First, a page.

The reasons are optimizations only.

If the compiler can assume that all loops without side effects terminate, it does not have to prove that.

If the non-terminating loops were allowed, the compiler would be allowed to perform certain optimizations only if it could prove termination, that is impossible in general so it would turn into pattern recognition game. And for what benefit?

**The underlying issue is that non-termination is a kind of side effect on itself.** Any observable effect which is certain to happen after the loop terminates is observed if and only if the loop terminates, even though the loop doesn’t have any effects.

Of course exactly the same reasoning can be done for `if(expr) return;`

. The compiler is not allowed to move stuff after the `if`

before `if`

unless it can prove `expr`

is false. But `if`

is the fundamental control flow mechanism while non-terminating loops are not (IMHO).

Take the following code.

```
int collatz_conjecture(int i){
while(i!=1){
if ((i%2)==0)
i/=2;
else
i=i*3+1;
}
return i;
}
int main(){
collatz_conjecture(10);
return 5;
}
```

With -O3, gcc compiles it to:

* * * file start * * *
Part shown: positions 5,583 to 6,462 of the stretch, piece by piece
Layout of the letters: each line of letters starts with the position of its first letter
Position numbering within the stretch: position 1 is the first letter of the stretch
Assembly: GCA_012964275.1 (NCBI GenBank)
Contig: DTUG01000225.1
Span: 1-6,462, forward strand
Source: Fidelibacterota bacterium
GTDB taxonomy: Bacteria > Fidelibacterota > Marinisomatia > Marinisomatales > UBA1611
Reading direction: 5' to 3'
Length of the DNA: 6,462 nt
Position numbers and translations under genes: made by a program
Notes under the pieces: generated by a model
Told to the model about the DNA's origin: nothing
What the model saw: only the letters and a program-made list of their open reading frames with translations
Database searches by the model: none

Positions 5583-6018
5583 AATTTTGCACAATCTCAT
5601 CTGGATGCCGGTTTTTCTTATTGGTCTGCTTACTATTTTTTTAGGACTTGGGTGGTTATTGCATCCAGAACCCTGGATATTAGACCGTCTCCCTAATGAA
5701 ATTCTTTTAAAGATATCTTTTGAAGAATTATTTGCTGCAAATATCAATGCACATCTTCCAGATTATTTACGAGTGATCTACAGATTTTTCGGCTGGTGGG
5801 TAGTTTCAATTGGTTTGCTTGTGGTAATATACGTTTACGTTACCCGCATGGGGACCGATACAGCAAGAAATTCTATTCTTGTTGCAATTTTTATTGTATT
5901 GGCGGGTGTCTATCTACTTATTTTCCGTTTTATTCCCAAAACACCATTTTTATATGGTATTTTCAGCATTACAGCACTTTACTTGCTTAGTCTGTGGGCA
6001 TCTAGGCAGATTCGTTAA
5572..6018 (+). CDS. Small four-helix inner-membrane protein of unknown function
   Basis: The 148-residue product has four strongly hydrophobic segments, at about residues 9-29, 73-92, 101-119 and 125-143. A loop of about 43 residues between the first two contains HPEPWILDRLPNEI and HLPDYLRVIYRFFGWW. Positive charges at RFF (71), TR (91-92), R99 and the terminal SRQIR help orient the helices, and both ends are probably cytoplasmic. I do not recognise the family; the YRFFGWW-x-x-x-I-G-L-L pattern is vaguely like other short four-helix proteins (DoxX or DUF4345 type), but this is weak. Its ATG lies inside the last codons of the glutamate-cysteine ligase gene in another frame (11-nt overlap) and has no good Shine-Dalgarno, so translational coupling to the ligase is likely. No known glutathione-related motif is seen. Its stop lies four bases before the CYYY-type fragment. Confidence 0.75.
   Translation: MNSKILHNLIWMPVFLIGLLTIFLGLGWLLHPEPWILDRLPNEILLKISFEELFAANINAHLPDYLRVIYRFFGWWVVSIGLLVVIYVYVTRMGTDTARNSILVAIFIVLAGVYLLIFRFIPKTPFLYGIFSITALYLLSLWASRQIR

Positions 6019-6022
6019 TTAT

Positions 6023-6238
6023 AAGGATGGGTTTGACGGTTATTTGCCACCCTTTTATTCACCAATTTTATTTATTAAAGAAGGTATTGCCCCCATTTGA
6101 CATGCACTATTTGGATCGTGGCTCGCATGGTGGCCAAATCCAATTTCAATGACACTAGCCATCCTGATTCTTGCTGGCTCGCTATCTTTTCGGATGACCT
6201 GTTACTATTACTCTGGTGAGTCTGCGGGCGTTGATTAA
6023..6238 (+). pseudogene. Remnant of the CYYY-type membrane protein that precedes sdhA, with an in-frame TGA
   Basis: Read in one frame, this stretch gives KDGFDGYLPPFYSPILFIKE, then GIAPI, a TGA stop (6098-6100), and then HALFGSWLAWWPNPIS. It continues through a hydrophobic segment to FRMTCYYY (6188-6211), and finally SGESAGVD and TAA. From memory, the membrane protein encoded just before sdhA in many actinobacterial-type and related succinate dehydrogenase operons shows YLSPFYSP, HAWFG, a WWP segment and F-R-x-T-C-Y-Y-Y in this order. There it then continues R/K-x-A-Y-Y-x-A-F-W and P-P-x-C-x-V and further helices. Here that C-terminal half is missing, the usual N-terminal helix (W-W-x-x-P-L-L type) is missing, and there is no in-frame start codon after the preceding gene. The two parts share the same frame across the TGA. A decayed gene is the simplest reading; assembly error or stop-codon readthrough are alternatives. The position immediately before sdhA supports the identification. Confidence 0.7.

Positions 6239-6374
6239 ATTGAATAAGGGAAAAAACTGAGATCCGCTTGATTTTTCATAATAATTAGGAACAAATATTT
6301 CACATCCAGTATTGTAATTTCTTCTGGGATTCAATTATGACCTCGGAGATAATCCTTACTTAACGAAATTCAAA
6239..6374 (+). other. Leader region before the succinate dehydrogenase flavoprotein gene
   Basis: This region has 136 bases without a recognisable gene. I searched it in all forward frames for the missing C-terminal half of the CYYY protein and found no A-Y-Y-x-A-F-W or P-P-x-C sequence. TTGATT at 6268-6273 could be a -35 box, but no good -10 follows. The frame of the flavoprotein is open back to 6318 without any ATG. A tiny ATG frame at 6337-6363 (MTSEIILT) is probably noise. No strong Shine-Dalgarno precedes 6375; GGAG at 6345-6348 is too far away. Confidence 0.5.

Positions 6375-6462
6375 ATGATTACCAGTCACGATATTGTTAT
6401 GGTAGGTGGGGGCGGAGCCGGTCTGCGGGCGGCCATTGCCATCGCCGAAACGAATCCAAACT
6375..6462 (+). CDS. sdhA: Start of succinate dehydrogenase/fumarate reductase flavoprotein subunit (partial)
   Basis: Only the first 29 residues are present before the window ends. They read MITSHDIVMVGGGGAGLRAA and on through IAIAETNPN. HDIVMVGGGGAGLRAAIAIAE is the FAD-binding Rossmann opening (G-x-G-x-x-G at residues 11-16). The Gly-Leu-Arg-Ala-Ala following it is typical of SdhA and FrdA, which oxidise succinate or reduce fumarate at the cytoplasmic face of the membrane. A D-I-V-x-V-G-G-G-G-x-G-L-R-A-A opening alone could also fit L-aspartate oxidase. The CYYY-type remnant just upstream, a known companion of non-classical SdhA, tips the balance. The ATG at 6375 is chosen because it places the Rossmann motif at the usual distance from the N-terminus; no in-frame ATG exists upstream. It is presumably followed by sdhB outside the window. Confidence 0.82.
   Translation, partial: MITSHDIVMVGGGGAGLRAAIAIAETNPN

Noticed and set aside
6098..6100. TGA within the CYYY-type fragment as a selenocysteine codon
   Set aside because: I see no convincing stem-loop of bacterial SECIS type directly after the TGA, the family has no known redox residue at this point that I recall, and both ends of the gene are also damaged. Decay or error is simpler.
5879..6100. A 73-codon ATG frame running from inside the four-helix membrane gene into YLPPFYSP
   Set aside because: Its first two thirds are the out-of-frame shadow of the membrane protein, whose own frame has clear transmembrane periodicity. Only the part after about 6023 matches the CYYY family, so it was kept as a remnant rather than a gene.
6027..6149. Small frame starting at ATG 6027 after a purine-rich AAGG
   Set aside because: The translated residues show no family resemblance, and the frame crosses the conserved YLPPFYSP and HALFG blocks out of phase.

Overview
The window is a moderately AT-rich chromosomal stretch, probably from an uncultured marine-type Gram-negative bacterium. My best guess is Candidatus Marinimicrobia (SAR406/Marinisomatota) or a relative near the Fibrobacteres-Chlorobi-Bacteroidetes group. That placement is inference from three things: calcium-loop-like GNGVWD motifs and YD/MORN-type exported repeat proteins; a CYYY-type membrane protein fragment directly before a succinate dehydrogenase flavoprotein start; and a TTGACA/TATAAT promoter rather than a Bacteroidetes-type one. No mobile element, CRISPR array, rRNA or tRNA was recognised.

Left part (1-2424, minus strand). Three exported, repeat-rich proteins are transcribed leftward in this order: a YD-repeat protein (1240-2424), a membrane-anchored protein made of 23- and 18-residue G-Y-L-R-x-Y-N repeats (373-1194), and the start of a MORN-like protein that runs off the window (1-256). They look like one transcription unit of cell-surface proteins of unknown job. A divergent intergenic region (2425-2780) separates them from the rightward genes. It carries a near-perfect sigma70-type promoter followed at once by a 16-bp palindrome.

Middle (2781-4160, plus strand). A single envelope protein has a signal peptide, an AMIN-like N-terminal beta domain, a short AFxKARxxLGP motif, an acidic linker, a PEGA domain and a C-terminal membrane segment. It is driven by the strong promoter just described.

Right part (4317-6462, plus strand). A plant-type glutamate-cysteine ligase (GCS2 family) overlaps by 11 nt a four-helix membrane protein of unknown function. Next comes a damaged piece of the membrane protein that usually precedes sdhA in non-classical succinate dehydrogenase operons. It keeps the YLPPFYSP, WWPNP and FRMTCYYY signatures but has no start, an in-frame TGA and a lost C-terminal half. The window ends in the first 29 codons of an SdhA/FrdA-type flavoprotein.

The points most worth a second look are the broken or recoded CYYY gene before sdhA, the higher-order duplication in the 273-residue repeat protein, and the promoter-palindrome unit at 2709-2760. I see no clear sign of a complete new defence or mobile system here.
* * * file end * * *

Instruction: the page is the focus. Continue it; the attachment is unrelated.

```
collatz_conjecture(int):
mov eax, 1
ret
main:
mov eax, 5
ret
```

So, did the compiler prove the Collatz conjecture in order to determine that it should return `1`

for all numbers? Of course not, that is just one of the optimizations allowed by termination assumption (and where UB can happen). The only way the loop can terminate is if `i==1`

therefore it can assume `i==1`

after the loop and use it for further optimizations -> the function always return 1 and can thus be reduced to it.

More useful example can be interleaved copy. If you have

```
loop A
loop B
```

the compiler is allowed to interleave them even without knowing that `A`

terminates. Many vectorization operations rely on this assumption.

Similarly, reordering of some independent after-loop operations before the loop assumes the loop will terminate.